Pennsylvania House Bill 1909, introduced by state Rep. Ryan Warner, R-Perryopolis, proposes the option of a death sentence for someone who is convicted of the rape of a child or involuntary deviate sexual intercourse with a child, reported the Uniontown Herald-Standard.
Who care if the U.S. Supreme Court in Kennedy v.
Louisiana said “Informed by its own precedents and its understanding of the
Constitution and the rights it secures, the Court concludes, in its independent
judgment, that the death penalty is not a proportional punishment for the
crime of child rape.”
Currently, only those convicted of first-degree
murder can be sentenced to death in Pennsylvania, should prosecutors opt to
Warner said he modeled the legislation after a
Florida bill that gives jurors the options of sentencing a defendant in those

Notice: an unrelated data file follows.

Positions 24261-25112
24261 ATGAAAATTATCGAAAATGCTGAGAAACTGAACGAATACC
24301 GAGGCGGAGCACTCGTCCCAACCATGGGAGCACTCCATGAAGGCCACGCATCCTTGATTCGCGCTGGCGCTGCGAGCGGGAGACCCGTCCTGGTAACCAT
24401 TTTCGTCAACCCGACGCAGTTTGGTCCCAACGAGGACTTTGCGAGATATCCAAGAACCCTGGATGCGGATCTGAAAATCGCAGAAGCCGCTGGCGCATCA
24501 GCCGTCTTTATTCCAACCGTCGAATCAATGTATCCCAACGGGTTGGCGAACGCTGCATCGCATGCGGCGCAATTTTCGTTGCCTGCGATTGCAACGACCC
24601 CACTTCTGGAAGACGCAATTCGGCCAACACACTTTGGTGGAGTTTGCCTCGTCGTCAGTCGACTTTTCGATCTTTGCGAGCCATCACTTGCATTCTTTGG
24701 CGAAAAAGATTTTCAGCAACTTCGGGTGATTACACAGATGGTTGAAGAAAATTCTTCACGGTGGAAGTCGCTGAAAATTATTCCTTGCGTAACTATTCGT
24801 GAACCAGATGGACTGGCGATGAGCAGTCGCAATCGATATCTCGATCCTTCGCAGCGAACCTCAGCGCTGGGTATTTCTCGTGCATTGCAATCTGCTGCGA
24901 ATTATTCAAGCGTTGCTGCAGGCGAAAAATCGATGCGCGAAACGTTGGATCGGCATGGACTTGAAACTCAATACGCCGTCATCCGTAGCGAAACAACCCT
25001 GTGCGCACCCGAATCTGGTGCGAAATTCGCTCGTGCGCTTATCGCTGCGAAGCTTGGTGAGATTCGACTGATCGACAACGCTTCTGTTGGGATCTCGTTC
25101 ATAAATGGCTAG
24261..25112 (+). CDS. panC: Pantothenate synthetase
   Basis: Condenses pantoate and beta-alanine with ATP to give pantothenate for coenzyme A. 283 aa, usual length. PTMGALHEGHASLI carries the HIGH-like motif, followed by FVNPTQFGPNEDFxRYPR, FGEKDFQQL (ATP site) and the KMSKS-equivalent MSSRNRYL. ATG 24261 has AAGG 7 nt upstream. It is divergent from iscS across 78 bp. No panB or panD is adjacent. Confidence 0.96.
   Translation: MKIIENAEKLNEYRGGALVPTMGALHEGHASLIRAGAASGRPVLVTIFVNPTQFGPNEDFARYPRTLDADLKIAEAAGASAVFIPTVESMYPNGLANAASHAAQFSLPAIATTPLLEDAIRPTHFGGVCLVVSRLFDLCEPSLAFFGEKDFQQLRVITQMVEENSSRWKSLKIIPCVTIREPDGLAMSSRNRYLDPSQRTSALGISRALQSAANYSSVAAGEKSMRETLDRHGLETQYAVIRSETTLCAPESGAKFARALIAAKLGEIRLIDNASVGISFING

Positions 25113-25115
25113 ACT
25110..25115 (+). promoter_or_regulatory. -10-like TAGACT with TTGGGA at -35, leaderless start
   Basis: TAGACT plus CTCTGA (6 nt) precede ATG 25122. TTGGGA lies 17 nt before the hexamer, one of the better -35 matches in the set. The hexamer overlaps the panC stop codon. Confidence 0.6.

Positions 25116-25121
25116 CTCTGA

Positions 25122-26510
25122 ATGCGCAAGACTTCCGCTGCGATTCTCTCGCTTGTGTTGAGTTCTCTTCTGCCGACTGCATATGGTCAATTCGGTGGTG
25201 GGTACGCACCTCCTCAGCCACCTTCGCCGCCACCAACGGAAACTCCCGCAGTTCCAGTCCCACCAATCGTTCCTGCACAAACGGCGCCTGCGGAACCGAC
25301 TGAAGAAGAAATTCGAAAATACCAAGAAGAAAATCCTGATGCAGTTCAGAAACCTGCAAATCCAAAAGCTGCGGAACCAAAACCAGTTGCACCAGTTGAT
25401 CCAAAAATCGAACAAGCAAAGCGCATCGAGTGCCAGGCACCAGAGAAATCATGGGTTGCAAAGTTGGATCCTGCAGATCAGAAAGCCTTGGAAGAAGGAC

types of cases to either life in prison or death.
The bill is in its early stages, having only just been referred to the House Judiciary Committee for consideration, but if it makes it through the state legislature, chances are slim that it will have much impact during Gov. Josh Shapiro’s tenure, Warner acknowledged.
Shortly after he took office last year, Shapiro
continued the moratorium on carrying out sentences of death in Pennsylvania,
something put into place by his predecessor Gov. Tom Wolf in 2015. Shapiro also
called upon state lawmakers to abolish the death penalty as a potential
sentence, and vowed not to sign any warrants of execution.
There have been no executions in Pennsylvania since
As Warner’s bill begins moving through the process, lawmakers in the state House could also consider a diametrically opposed bill proposed by Philadelphia Democrat Rep. Christopher M. Rabb.
His bill seeks to repeal the death penalty in
Rabb’s measure was passed by the House Judicial
Committee on Oct. 31. If it were enacted, Pennsylvania would be the 24th state
to remove the death penalty as a potential sentence.
According to the state Department of Corrections,
there are currently 98 people sitting on death row for first-degree murder
convictions, including one each from cases in Fayette, Greene and Washington
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